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German Law

Merkel's Christian Democrats accept verdict on tax break for gay couples

The chancellor's party has voted in favor of a draft bill that would extend married tax rights to same-sex partners. The move is a forced one, following a Constitutional Court ruling saying that the government must act.

Members of Chancellor Angela Merkel's parliamentary group voted overwhelmingly in favor of sending draft legislation through parliament before September's elections, with the aim of extending taxation rights to same-sex couples.

Christian Democrats support same-sex ruling

Members of the CDU/CSU sister parties - the Christian Democratic Union (CDU) and Bavaria's Christian Social Union (CSU) - met for a special sitting on Friday to approve the measure. Only three lawmakers voted against the bill, one abstained.

The bill is scheduled to be sent to the Cabinet on Wednesday. The first reading of the bill is planned for next Friday, and then the final reading during the last week of June.

Under the current law, heterosexual couples have the option of filing taxes jointly, thereby splitting the tax burden equally. As a result, couples may determine their tax bracket by dividing their total earnings in half and then pay an equal tax rate on each sum.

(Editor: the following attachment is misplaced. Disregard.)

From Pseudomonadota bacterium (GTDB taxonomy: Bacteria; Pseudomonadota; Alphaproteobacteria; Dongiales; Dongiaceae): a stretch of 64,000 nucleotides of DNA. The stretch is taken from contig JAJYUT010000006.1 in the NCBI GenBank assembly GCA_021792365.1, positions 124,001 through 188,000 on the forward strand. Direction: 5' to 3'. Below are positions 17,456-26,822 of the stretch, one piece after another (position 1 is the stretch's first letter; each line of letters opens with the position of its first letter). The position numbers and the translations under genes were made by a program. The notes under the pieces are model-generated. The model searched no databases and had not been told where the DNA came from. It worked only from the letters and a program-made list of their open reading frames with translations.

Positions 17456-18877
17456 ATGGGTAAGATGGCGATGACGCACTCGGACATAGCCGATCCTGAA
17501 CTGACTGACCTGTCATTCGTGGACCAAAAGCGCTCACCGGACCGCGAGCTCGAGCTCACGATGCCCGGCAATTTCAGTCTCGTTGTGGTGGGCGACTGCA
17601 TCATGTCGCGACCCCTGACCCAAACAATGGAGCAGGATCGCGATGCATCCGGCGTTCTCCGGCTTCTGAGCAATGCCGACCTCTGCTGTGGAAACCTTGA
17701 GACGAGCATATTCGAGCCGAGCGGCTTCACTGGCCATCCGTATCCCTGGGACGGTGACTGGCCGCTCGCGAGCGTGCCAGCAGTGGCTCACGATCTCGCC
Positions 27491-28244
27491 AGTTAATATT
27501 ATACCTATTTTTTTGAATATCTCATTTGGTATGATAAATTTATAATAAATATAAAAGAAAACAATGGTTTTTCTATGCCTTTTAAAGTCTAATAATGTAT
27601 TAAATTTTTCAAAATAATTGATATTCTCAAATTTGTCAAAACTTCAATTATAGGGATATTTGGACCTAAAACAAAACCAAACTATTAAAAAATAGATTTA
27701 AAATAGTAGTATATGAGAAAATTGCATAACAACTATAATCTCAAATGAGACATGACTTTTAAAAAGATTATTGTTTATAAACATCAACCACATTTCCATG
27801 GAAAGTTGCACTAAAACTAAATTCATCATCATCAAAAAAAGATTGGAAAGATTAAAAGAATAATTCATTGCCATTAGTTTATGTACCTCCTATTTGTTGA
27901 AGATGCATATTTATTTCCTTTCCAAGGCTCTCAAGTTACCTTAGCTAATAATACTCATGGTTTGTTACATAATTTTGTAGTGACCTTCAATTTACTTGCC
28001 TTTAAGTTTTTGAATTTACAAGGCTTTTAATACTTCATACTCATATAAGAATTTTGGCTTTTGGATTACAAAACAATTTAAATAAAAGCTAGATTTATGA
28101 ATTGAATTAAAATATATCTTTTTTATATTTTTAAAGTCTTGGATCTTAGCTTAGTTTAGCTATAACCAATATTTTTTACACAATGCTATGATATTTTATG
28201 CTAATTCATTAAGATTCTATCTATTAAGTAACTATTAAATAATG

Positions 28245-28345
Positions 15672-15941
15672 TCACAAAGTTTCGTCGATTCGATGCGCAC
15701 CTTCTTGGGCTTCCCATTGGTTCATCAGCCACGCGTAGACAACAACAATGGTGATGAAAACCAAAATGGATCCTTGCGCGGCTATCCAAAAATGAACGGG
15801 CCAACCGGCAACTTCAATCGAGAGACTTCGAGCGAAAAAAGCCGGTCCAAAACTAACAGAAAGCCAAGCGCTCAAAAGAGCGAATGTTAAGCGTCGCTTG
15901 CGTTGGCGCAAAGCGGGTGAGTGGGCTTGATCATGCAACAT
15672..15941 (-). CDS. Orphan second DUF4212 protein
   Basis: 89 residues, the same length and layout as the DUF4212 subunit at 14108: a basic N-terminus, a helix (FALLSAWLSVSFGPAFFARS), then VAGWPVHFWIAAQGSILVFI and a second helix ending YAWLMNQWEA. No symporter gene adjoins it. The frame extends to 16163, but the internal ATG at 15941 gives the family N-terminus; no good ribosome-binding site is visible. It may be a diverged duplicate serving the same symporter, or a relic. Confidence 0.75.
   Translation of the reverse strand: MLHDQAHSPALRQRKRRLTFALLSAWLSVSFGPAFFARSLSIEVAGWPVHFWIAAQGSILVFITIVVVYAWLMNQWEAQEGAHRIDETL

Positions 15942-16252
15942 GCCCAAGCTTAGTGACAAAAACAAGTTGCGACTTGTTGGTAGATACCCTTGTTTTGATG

Germany's Federal Constitutional Court in Karlsruhe ruled on Thursday that this tax law must extend to same-sex civil unions because there were no "objective reasons for unequal treatment [of same sex-couples]."

The federal court ordered that the new taxation law be applied retroactively dating back to August 2001.

Stance on gay couples unchanged

While the country's parliamentary groups have supported equal recognition of same-sex partnerships, only Merkel's CDU/CSU bloc has remained opposed to viewing homosexual unions as equal to heterosexual unions.

The CDU's parliamentary chairman, Volker Kauder, said on Friday that the support for revising tax laws did not signal a change of the party line on homosexual unions.

"Today, I emphasized that gay marriage does not exist in our eyes…There's marriage and there are same-sex partnerships. And that's how it will stay as far as we're concerned," Kauder said.

Changing marriage laws would affect children, making the decision more complicated than a simple adjustment of taxation laws for adults, Kauder added.

Earlier this year, the constitutional court granted gay parents "extended adoption" rights, meaning that if one partner has already adopted a child, the other may become an adoptive parent of the same child as well.

Germany institutionalized same-sex partnerships in 2001, but it does not allow same-sex marriages.

kms/msh (AFP, Reuters, dpa, epd)

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